The International Energy Agency came out with some startling predictions this week, including this: Renewable energy sources will approach coal as the primary source of world electricity by 2035.
The projection was among several that painted a picture of dramatic transformations in the world’s energy demand and resources over the next 23 years (The agency also said the United States will surpass Saudi Arabia to lead the world in oil production).
Fueled by rapid growth of solar power generation, renewables will become the second largest source of energy in just three years, the agency’s World Energy Outlook 2012 said.
Biomass and biofuels will grow four-fold by 2035, the agency said.
But the growth is dependent largely on policies that the agency sees as holding strong to influence continued growth and investment in renewables.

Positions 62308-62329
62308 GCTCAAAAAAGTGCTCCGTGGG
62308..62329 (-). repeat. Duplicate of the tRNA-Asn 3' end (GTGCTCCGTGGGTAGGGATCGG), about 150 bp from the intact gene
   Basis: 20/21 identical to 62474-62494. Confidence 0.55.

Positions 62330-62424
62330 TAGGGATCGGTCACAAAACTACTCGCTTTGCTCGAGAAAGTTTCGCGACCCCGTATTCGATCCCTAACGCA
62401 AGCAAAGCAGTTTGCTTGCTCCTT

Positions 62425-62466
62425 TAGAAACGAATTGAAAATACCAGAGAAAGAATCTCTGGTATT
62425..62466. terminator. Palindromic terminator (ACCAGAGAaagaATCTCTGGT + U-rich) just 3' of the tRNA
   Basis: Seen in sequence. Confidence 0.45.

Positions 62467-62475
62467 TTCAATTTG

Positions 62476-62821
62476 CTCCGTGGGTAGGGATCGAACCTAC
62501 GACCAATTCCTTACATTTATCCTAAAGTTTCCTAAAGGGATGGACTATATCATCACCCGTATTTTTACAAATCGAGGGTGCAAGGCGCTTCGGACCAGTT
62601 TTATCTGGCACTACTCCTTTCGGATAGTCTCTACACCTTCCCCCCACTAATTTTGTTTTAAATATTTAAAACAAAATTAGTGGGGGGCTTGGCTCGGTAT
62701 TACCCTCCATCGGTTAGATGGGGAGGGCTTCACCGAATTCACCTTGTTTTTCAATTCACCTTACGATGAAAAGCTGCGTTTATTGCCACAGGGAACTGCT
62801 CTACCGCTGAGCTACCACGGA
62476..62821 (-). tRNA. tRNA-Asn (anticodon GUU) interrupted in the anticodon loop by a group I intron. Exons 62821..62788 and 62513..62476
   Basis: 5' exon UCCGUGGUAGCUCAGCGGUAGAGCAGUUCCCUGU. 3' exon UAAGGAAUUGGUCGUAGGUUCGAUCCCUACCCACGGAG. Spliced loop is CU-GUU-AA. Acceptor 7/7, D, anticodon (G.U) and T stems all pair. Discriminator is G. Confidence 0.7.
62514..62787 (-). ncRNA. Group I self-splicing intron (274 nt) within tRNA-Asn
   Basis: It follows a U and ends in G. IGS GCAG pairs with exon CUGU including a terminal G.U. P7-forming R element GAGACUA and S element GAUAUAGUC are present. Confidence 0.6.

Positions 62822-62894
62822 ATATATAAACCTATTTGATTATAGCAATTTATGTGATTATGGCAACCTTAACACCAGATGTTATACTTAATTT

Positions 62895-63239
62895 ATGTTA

Carbon taxes and heavy subsidies are expected to push the growth and help spur renewable spending that improves products and makes technology cheaper.
While global subsidies for renewable energy were $88 billion in 2011, they will grow to $240 billion by 2035, the agency said.
“Subsidy measures to support new renewable energy projects need to be adjusted over time as capacity increases and as the costs of renewable technologies fall, to avoid excessive burdens on governments and consumers,” the agency said.
Energy strategies in countries like Germany and Japan, which are shifting away from nuclear energy and increasingly pursuing renewable resources, will likely play a major role in such a transformation.